Anime Discovery 2019: GHOST Hound – #212

Image result for ghost hound

I’ll admit, the last few years of looking at most supernatural/suspense anime, there has been little I have been into and when it comes to the psychological aspect of those shows, I’m not going to lie and say that I completely understand most of it I will get confused but at least appreciate the execution of it.

I have heard of Ghost Hound mainly from past reviews but never made the effort of actually watching it and since it’s October and this show has some spooky elements, it’s the perfect time to do so.


In a small town of Suiten, located in a remote mountain region on the island of Kyūshū, reality and the spirit realm collide. Ghosts and paranormal occurrences appear in the real world, spreading through the town. Three high school boys, Tarō, Makoto and Masayuki, who have all had traumatic experiences in their childhood, observe the strange occurrences happening at Suiten. Together, they investigate by entering the spirit realm, or the Unseen World, although no human is supposed to be able to do so. The three boys are granted entrance, only to realize the key to their childhood traumas lies within this Unseen World. The local Shinto priest and his daughter, Miyako, also become involved in the occurrences.


This project is created by Masamune Shirow, the creator of the Ghost in the Shell series for Production I.G. as a part of their 20th anniversary project around 2007 and while I mention this seems like a project that will delve into more psychological aspects, the director and writer team (Ryutaro and Chiaki J. Konaka) were on another show with similar themes of this, that being Serial Experiments Lain.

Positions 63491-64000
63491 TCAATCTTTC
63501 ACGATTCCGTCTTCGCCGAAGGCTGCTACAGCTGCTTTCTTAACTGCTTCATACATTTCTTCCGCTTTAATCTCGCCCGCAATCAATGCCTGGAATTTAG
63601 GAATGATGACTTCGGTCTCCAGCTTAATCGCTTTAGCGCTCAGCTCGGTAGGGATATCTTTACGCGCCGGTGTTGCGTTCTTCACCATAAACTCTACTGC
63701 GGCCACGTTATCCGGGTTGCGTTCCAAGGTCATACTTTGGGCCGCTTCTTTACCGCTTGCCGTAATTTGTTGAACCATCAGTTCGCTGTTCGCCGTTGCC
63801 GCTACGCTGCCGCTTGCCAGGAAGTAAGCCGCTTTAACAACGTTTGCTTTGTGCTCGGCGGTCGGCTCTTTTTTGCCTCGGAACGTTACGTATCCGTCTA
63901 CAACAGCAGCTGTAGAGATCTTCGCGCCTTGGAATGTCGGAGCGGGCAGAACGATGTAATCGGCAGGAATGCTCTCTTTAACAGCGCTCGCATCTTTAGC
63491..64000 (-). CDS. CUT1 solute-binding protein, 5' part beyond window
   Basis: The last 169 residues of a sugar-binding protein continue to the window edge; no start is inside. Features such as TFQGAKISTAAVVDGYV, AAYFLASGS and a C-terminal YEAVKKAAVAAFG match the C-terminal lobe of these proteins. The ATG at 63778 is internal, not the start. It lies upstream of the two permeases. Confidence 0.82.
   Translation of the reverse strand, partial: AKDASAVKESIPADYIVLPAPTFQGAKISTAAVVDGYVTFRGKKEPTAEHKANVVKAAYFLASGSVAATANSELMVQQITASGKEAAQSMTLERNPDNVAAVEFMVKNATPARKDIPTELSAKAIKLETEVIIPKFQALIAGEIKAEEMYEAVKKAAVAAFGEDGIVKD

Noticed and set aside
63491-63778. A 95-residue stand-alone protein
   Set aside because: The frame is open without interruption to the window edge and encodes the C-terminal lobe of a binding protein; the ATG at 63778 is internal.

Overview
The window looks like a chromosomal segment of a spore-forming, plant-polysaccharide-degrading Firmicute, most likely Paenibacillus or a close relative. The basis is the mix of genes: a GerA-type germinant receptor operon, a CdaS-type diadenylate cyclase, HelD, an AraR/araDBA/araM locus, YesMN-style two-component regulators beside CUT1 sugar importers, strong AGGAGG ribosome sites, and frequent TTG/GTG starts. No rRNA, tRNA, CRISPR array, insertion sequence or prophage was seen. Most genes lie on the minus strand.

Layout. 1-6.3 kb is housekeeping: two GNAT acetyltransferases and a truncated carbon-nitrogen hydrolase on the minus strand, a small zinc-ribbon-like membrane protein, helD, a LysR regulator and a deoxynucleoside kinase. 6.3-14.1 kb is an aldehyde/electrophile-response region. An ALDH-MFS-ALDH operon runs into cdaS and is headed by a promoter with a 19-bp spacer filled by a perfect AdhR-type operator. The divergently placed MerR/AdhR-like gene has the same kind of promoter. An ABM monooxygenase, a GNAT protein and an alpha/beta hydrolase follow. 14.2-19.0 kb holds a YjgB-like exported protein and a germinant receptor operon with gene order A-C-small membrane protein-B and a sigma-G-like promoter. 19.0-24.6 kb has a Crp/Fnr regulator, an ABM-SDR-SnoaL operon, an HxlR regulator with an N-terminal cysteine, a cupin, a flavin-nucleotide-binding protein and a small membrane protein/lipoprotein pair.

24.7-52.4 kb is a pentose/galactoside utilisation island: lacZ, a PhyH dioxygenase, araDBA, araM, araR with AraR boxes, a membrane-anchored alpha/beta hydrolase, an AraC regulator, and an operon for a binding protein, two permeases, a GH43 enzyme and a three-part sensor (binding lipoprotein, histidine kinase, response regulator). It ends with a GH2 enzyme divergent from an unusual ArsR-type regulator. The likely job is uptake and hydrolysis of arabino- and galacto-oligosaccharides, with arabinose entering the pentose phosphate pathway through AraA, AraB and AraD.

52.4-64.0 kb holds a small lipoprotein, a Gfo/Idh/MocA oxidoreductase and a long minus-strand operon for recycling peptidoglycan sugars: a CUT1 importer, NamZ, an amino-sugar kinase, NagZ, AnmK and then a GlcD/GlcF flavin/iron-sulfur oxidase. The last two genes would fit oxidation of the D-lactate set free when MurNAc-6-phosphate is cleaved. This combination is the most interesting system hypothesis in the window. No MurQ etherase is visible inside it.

One of the main characters, Taro Komori, has this childhood trauma of him and his older sister Mizuka being kidnapped 11 years ago. He survived and…. well, you know the picture. Around his family, I get why whenever her name is mentioned, things will get tense especially with the mother. I mean, imagine losing one of your kids and trying to deal with the shit. Anyway, he has been having these OBEs (Out of Body Experiences trying to see the face of the kidnapper and making sense of all these and joining alongside him are Makoto Ogami, the broody and hot-tempered character, also shares a traumatic experience with discovering his father’s corpse after committing suicide and also a lot of resentment to his mother. He refers to her as ‘that woman’ and the other one, Masayuki Nakajima, the newly transferred student and having an interest to the incident and let’s be honest, he comes across as an asshole. One with a smirk that you just want to punch and as for his traumatic experience….. he bullied a kid to jumping off a bridge, committing suicide with the victim leaving a message cursing him.

Yeah, in case you didn’t get the memo, all 3 of these boys share some messed up experience in the past and uses the OBE to travel to the Unseen World and there’s a 4th character, Miyako Komagusu, and she has the ability to see ghosts as she sensed all three of them when they were doing their OBE thing. You do sense that Taro may have a crush on her but nothing much followed up to that.